To finish off the veil, I used DMC Color Illusions #5 perle cotton #4030 in a satin stitch. In some variegated threads, the space between color changes is too great to use in a small space, but this one was just perfect. No need to "cut and paste" the thread to achieve the right gradation of color here! The weight of the perle cotton makes the veil stand out from the background, and the light playing off the twist in the thread gives the illusion of transparency, which is just right for a gauzy veil.

Next up: I'll continue with another character from Act II!

Wednesday, November 24, 2010

Still working behind the scene

Now that the slanted gobelin stitch section of the jacquard pattern is finished behind little Coffee, I've started filling in with tent stitches using DMC floss #869.

Notice that the direction of the jacquard pattern--from bottom right to top left--is opposite that of the veil which covers part of Coffee's face. This "opposition" creates tension and adds to the exotic flavor of the overall design.

I've trimmed the veil itself with Kreinik #12 tapestry braid #014 which will make it easier to fill in this area later.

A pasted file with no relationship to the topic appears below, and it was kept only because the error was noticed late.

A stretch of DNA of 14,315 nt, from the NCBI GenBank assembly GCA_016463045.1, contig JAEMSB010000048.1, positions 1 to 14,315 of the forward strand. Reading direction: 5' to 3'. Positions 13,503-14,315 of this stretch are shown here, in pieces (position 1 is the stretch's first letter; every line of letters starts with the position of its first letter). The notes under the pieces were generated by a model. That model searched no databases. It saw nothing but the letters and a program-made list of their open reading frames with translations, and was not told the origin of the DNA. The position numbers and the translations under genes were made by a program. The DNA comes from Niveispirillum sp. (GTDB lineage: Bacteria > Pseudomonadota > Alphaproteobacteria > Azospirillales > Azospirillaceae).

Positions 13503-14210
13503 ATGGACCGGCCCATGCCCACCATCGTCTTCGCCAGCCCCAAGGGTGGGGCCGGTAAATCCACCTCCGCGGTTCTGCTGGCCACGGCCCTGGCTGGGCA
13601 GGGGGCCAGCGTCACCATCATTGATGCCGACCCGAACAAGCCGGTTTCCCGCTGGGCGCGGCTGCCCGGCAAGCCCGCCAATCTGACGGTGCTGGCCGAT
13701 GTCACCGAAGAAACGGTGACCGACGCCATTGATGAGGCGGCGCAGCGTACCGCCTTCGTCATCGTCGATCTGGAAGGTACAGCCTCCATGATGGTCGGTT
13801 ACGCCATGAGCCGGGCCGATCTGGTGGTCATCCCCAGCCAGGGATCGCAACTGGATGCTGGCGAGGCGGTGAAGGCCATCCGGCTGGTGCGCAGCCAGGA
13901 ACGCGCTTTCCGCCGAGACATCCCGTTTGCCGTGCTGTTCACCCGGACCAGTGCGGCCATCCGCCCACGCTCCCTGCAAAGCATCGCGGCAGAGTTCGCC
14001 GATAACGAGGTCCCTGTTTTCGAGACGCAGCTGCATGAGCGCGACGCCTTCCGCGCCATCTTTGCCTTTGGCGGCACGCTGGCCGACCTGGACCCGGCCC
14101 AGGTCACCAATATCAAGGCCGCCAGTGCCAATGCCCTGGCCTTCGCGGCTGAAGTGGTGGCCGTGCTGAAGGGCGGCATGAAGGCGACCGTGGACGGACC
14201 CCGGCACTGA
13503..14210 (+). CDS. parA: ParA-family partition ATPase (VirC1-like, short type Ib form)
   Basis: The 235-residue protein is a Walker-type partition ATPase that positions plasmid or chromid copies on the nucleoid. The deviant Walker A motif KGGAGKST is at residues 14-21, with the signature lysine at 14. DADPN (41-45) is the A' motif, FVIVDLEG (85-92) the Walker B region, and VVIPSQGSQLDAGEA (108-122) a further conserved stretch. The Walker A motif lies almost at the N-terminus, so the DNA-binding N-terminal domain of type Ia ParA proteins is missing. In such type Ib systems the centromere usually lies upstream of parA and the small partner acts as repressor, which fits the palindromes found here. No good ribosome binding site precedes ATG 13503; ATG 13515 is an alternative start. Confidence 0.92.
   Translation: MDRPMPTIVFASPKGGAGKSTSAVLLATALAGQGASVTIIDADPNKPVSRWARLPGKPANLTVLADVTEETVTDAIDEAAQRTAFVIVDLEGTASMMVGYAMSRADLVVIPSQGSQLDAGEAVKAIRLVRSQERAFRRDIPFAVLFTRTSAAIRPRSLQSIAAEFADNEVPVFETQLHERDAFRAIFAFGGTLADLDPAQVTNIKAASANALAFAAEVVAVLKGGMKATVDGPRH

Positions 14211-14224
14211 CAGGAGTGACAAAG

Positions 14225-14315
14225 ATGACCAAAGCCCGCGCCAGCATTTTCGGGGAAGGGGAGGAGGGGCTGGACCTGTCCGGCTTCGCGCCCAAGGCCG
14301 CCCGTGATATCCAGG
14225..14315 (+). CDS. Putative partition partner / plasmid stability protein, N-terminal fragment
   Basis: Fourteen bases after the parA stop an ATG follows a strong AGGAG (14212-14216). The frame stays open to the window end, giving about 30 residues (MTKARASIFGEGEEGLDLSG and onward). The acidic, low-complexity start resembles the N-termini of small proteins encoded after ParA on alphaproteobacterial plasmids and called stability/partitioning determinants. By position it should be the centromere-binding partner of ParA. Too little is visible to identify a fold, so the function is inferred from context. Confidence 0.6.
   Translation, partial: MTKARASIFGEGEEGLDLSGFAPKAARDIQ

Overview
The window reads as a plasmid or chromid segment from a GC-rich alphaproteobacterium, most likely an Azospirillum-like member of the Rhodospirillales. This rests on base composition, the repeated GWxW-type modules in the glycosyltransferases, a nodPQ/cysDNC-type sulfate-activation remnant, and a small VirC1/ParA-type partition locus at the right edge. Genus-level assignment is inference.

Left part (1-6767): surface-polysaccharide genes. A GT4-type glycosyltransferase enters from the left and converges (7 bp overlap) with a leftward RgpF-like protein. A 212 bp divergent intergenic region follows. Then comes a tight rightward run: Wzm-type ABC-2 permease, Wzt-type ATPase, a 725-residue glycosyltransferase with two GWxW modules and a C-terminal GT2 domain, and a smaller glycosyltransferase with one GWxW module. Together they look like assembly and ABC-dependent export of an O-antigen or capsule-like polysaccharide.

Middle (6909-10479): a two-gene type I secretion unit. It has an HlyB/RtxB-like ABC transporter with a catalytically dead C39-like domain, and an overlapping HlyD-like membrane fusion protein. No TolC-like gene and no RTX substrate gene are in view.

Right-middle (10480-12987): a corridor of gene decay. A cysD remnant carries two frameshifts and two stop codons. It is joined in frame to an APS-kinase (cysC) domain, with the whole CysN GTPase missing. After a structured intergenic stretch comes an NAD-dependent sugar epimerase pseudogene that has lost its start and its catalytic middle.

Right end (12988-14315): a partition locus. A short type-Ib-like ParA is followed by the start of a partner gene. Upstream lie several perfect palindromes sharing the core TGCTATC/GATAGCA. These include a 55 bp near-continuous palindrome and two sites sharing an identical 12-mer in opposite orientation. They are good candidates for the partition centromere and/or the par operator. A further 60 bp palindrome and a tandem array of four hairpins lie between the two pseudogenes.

I'll be back on Friday with a finale, but in the meantime, hope all of my readers have a wonderful and safe Thanksgiving Day!

Monday, November 22, 2010

Making it easy for myself

I decided to work the background for the "Coffee" canvas in a jacquard stitch, so before I picked up needle and thread, I picked up a permanent marking pen! I certainly don't mind counting threads--after all, I am a stitch painter--but I didn't want to struggle with compensating around the central figure that interrupts the continuity of the jacquard pattern.

Once I had marked where all the tent stitches in the pattern would fall, I began stitching on Coffee's costume. Her halter top was worked in slanted gobelin stitches over two threads and the harem pants in a Nobuko stitch, both using Trio "Natural," a silk/wool blend that provided enough loft to raise these areas above the background. I then trimmed both top and pants with Kreinik #12 tapestry braid #014. Her face, trunk, arms and feet were stitched in basketweave with DMC floss #841.

I've started working on the background, using DMC floss #842 for the slanted gobelin stitches in the jacquard pattern, and will finish this area before filling in with the tent stitches.

Saturday, November 20, 2010

Coffee time!

The second canvas in my series of ornaments based on The Nutcracker ballet is the Arabian dancer, who symbolizes coffee. This lithe little lady appears in Act II as the first in a series of divertissements, or independent dances.

Poor Peter Ilyich Tchaikovsky ran into a serious problem as he was composing the music for the ballet: half-way through the first act, he had exhausted the story line of E.T.A. Hoffmann's The Nutcracker and Mouse King, the tale upon which the ballet was based. The original story ends with the battle between the Nutcracker and the Mouse King, and the rodent monarch is defeated when Clara throws a shoe at him.